Starkey: Court-storming stupidity must stop
I’m not sure when profanity-laced chants became an accepted part of the college-basketball experience, but as embarrassing as they are, they’re not dangerous.
Court storming is another matter. It’s out of control. It’s stupid. It’s hazardous. And it needs to stop.
Fans pay to watch from the stands. That is where they belong — before, during and after the game.
On Monday, Kansas State students stampeded after a win over Kansas. One idiot elbowed Kansas forward Jamari Traylor. Coach Bill Self was pinned against the scorer’s table. Assistant Kurtis Townsend, trying to protect players, grabbed a fan.
On the same night, after a high school game in West Hartford, Conn., police broke up a brawl that erupted during a court rush. Around this time last year, a melee broke out when Utah Valley State fans blitzed the court after a win over New Mexico State.
It’s amazing there aren’t more incidents, considering the lethal cocktail such scenarios produce. The losing team is wrapped in negative emotion, its players and coaches exposed to manic and possibly liquored-up fans seconds after the buzzer.
You hear people say, “What’s the risk? You can get hit by a bus, too.”
Yes, well, transportation is necessary. Court storming isn’t. Particularly when it’s, say, No. 14 Maryland beating No. 5 Wisconsin. Or Cal beating Oregon for the 10th straight time. Yet those instances produced a court rush.
Possible deterrents: 1. Fine the home school like the SEC does (although it should be stiffer than $5,000 for the first incident). 2. Beef up security. Police dogs, like the ones they use at Florida, have an amazing way of curbing one’s desire to move forward.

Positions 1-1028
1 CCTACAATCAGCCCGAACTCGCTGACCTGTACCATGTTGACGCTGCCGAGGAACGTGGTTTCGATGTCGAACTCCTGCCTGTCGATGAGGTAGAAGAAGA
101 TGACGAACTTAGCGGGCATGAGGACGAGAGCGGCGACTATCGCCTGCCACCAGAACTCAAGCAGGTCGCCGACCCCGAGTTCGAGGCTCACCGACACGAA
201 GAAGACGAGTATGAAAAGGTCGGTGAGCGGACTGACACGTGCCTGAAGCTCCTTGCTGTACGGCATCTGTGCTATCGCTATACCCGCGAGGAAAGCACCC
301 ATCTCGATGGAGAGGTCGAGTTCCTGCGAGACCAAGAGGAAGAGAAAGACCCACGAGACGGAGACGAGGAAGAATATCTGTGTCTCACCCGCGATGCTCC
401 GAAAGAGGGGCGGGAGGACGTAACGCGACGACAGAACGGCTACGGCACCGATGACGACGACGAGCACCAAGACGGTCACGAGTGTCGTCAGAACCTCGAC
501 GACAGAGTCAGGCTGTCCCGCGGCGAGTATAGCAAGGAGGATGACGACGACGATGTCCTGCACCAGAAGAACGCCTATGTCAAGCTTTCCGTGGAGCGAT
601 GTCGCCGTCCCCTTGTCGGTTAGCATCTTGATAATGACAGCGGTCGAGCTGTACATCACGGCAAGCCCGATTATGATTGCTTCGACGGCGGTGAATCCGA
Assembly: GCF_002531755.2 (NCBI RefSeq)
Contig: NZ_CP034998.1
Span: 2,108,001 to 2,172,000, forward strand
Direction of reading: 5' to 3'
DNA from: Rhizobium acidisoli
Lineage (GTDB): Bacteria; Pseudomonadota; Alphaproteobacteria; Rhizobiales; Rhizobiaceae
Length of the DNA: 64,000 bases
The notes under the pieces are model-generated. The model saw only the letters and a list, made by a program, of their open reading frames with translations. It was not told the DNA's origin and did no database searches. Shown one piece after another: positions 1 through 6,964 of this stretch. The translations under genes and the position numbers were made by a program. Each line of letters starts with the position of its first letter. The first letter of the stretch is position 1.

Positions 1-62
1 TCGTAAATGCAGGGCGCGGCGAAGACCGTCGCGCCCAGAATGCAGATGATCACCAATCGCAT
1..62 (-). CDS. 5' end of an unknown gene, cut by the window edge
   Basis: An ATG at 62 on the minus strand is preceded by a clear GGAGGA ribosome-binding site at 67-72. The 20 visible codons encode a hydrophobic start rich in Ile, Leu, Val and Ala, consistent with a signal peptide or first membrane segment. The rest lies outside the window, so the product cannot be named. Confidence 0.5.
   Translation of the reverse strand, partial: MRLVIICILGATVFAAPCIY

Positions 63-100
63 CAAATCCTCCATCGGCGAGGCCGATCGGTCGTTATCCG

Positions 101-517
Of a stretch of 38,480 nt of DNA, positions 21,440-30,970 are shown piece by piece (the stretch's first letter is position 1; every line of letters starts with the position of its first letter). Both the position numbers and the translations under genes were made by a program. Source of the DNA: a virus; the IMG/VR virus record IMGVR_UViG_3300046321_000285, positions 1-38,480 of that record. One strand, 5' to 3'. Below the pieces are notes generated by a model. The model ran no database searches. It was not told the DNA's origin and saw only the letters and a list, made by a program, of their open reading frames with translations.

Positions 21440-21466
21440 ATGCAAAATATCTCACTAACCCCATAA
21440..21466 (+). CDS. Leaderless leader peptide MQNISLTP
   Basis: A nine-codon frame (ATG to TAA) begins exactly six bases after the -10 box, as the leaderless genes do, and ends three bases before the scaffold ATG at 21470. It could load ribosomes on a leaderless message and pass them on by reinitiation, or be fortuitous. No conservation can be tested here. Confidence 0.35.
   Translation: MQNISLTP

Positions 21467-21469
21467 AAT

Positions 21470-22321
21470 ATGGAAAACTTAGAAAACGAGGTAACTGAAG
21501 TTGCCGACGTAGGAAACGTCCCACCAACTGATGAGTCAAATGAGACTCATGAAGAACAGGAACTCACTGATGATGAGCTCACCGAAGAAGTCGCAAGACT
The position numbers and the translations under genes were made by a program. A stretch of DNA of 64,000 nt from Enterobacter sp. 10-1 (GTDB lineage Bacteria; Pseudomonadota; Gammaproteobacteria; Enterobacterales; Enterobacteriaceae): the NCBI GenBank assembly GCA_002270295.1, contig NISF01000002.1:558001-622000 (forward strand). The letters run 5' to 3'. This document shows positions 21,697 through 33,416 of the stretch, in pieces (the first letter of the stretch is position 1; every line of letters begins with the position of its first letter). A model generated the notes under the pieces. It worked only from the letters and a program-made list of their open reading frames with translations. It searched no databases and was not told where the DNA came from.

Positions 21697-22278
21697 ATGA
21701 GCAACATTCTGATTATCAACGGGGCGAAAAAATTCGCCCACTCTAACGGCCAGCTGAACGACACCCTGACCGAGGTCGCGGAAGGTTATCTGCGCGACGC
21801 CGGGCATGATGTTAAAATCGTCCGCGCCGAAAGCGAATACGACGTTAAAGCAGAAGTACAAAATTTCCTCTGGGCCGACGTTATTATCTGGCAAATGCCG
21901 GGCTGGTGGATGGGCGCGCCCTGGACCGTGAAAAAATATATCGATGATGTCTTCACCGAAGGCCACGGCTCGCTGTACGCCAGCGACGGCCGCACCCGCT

A radical way to end the idiocy would be a mandatory forfeit. Court storming would disappear faster than creative offense.
Tell that to Joe Kay. He was an Arizona high school star headed to Stanford in 2004 when his life changed forever. After his dunk finished off a rival school, fans raced onto the court. Kay was crushed. His carotid artery was torn. He is permanently paralyzed on one side.
“Granted, I was small potatoes,” Kay told ESPN.com in 2013. “But it seems nothing was learned.”
ESPN, incidentally, fuels the fire. Kids want to get on TV. ESPN obliges. And don’t be surprised if, after leading “SportsCenter” with yet another court storm, the network directs you to “Outside the Lines” for an examination of the dangers of court storming.
At Pitt, sanity prevails. The Oakland Zoo has an unwritten rule: Don’t storm the court under any circumstance (there hasn’t been a court rush here since an upset of No. 12 Syracuse in 2002 at Fitzgerald Field House). Whether it’s beating WVU on a last-second shot seven years ago or No. 8 Notre Dame and No. 12 North Carolina this season, the Zoo stays put.
“When you rush the court, you’re telling the other school they’re better than you,” Zoo president Nick Brenner says. “Once in a while (a student) will tweet, ‘The Oakland Zoo will storm the court.’ Everyone else will tweet, ‘No, they won’t.’”
Students responsibly self-policing? That might be the best solution of all.
Joe Starkey co-hosts a show 2 to 6 p.m. weekdays on 93.7 FM. Reach him at [email protected].